Clinical implications of trace elements in endocrinology

Biol Trace Elem Res. Jan-Mar 1992;32:173-85. doi: 10.1007/BF02784602.

Abstract

The implications of essential trace elements in endocrinological processes, mainly thyroid function, growth, gonadal function, adrenal hormones, prolactin, glucose homeostasis, calcium-phosphorus metabolism, and thymulin activity, are reviewed. Most concerned elements in this field include iodine, zinc, selenium, copper, chromium, manganese and vanadium. The minerals are powerful modulators of several physiological functions that can be considerably perturbed in deficiency states. The resulting biochemical and clinical modifications can be prevented and/or corrected by adequate supplementation. Sometimes, however, they act like pharmacological agents when their beneficial effects are not the result of a correction of a nutritional deficiency state. Their potentialities as therapeutic agents are perfectly described in many cases, but some indications deserve further investigations.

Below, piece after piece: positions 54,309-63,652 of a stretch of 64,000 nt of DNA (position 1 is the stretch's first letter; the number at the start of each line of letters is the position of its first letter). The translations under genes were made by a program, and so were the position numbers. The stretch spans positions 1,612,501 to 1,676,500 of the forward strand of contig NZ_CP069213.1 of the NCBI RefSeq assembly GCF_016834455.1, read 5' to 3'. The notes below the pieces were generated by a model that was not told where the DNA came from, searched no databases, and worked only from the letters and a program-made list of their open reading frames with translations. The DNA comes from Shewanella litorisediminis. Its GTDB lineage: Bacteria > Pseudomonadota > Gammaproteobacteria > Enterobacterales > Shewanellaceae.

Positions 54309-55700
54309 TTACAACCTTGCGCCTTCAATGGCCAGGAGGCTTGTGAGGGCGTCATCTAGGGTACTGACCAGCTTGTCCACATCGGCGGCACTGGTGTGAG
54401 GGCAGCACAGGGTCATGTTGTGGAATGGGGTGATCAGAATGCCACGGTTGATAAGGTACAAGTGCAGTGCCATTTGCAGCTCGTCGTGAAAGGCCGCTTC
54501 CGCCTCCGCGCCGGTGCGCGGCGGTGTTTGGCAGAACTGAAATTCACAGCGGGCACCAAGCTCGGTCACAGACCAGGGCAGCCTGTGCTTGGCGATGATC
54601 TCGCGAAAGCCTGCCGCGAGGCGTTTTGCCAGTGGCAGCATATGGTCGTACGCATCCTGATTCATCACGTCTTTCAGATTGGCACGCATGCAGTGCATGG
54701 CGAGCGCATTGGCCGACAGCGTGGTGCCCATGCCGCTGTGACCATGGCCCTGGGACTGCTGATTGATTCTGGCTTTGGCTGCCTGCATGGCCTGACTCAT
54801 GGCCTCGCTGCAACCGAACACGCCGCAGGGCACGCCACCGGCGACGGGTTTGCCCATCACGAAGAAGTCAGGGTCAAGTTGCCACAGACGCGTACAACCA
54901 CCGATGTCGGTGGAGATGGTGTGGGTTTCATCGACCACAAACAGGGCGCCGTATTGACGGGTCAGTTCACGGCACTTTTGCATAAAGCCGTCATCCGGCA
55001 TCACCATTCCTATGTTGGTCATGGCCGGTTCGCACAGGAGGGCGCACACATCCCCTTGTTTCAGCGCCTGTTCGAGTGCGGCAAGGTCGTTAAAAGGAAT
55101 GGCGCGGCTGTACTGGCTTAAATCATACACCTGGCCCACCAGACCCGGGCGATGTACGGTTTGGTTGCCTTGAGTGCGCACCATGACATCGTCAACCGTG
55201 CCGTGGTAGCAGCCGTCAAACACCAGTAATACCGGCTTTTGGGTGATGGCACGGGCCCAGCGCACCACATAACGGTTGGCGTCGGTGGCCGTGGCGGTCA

Publication types

  • Comparative Study
  • Review

MeSH terms

  • Adult
  • Animals
  • Child
  • Endocrine Glands / physiology*
  • Endocrine System Diseases / drug therapy
  • Endocrine System Diseases / prevention & control
  • Humans
  • Trace Elements / physiology*
  • Trace Elements / therapeutic use

Substances

  • Trace Elements